Blon­des do have more fun

Win at Car­cass Classic

Central and North Burnett Times - - LIFE - Jack Lawrie

SINCE get­ting into the beef show­case game, Monal Graz­ing Com­pany cat­tle pro­duc­ers Peter Aisthorpe and Jenny Williams have de­vel­oped a taste for it.

Last week at the Sul­li­van Live­stock Gympie Car­cass Classic, their Blonde d’Aquitaine steer en­try won Char­lie Cot­ter All­rounder and Most Suit­able Car­cass for the Do­mes­tic Mar­ket.

It was the first time in 30 years th­ese two top prizes had been won by the same en­try.

Since en­ter­ing in the Cal­lide Daw­son car­cass com­pe­ti­tion, which they won in the first year, Peter and Jenny have worked to show­case their blon­des.

At the Gympie com­pe­ti­tion it’s slightly dif­fer­ent to other comps be­cause every en­try gets sent in and back­grounded on the same day, March 21, and all run to­gether on equal feed un­til slaugh­ter.

This way all the cat­tle are on an equal play­ing field once en­tered.

The Gympie comp also holds ed­u­ca­tional work­shops, which is handy for Peter and Jenny’s two boys, Luke and Mac Aisthorpe, who are start­ing to take the reins.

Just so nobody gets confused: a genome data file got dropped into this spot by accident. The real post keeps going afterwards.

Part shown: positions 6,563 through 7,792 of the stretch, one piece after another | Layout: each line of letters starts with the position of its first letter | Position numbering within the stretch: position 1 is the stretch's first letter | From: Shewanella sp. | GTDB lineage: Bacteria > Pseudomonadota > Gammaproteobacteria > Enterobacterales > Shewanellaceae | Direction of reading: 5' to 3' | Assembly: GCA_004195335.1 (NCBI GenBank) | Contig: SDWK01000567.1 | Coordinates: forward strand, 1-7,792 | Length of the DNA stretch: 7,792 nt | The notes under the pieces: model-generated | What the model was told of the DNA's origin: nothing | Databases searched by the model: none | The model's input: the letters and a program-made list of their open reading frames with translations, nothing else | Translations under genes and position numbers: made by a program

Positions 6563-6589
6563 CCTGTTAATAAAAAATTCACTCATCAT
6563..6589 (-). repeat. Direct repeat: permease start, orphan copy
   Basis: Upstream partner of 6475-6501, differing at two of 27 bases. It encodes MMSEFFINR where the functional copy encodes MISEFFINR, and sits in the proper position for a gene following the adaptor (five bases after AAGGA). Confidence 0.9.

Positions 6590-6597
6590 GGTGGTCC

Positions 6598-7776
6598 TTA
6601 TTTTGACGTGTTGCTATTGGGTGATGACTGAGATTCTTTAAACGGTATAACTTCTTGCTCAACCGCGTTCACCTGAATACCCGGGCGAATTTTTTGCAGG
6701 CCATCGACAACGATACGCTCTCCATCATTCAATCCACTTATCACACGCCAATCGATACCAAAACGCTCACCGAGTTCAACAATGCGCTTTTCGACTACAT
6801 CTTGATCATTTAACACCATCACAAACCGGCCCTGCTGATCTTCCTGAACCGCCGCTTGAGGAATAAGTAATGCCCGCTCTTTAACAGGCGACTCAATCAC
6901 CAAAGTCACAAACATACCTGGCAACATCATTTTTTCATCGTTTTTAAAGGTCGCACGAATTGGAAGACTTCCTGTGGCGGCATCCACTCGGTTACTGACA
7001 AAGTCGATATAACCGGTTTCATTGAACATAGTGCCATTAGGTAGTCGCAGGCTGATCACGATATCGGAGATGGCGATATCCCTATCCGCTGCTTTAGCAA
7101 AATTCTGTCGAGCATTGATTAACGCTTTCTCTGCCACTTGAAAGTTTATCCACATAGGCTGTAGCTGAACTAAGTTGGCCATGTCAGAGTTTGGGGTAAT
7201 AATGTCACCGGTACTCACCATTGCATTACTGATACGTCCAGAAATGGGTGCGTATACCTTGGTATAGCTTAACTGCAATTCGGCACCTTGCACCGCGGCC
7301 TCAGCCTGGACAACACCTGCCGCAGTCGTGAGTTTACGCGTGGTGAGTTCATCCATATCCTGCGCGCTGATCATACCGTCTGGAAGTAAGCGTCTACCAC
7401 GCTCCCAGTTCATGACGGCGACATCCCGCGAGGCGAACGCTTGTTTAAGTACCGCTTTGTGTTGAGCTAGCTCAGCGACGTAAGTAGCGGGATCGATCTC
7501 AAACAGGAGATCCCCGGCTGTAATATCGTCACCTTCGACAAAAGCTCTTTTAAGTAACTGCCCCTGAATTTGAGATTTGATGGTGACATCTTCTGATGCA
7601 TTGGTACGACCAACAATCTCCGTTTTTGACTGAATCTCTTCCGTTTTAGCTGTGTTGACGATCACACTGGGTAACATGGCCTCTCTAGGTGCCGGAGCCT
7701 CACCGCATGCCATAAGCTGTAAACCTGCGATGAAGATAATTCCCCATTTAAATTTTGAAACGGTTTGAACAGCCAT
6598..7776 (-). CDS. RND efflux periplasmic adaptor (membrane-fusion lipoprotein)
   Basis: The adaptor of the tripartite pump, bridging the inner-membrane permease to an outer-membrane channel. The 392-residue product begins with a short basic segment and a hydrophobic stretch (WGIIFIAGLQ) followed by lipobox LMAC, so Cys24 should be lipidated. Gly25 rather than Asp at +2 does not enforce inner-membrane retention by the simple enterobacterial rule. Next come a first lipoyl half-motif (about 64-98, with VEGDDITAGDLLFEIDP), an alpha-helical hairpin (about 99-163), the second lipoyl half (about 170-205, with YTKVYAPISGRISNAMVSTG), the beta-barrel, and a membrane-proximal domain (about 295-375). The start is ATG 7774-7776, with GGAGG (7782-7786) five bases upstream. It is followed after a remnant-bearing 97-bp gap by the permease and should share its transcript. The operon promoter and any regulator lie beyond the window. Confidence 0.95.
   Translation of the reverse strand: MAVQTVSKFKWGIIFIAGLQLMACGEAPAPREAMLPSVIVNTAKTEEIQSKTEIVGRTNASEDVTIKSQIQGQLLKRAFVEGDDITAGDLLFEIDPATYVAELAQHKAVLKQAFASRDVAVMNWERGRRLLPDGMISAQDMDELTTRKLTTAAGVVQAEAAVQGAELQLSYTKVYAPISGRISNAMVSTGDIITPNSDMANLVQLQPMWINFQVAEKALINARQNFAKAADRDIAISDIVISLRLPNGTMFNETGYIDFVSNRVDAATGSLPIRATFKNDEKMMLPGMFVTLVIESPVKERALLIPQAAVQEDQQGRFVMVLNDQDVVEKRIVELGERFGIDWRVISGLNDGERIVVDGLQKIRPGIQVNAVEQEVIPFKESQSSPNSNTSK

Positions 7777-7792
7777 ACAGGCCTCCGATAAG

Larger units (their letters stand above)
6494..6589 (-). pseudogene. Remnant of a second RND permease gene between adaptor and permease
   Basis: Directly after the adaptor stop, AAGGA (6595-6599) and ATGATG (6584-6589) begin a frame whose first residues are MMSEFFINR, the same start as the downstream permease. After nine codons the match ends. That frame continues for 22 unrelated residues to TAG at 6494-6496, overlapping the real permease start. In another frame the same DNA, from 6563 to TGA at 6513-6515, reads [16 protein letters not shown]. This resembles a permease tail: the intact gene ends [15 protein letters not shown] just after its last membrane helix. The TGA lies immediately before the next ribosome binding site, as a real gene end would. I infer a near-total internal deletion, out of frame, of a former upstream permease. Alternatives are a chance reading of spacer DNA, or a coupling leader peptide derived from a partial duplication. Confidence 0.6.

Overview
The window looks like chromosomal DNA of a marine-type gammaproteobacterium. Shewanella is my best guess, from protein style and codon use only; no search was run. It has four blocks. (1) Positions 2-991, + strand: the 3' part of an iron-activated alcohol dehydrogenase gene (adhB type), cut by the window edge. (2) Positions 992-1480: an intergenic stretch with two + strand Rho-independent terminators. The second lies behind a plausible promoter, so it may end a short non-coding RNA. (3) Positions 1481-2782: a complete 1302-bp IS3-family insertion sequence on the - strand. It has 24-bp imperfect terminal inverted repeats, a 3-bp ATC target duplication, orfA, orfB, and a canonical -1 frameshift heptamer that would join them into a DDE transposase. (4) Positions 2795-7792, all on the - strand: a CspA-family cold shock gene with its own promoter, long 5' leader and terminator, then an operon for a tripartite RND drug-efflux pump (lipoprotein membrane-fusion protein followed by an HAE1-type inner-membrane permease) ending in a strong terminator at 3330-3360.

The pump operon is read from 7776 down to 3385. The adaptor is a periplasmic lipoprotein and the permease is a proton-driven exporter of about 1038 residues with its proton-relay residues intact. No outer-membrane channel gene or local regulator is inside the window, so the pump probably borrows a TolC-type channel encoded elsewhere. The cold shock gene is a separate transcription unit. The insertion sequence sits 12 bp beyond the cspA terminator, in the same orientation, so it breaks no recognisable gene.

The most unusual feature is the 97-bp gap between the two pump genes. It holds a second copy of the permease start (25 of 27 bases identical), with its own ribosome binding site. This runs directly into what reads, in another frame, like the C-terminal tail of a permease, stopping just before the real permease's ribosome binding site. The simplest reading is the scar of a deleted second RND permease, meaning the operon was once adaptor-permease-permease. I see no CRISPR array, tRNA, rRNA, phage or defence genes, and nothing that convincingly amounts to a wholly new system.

“They do a live assess­ment for the kids, and they also have a meat judg­ing com­pe­ti­tion, which is one of the few in the coun­try,” Jenny said.

Luke also won a cou­ple of prizes with his own en­try.

Peter and Jenny have spe­cialised in blon­des lately be­cause they have a high dress­ing per­cent­age, which trans­lates to a high ra­tio of what they get off the car­cass ver­sus the live weight.

“They’re a good cross-breed­ing an­i­mal,” Peter said.

“It brings the car­cass yields up be­cause blon­des are light of bone.”

One trick they picked up is to put a beast in that’s only just over the min­i­mum weight, to en­sure they get the max­i­mum level of feed with­out go­ing over.

Since they’ve been en­ter­ing the com­pe­ti­tions at Cal­lide and Gympie, Peter and Jenny have been ap­proached by other pro­duc­ers look­ing for tips.

“We’ve had a few peo­ple from other breeds who are get­ting into them a lit­tle more, we’ve sold bulls,” Peter said.

“We’re hop­ing it builds up; next year, we’re look­ing to get a few more bulls for our­selves.”

“We didn’t have a lot of bulls, so we’ve ended up drum­ming up busi­ness for other places,” Jenny said.

We’re hop­ing it builds up; next year, we’re look­ing to get a few more bulls for our­selves. — Peter Aisthorpe


TOP TIER: Peter Aisthorpe and Jenny Williams have learned the thrill of com­pet­ing blonde beasts.


LEFT: Jenny Williams and Peter Aisthorpe in Gympie.

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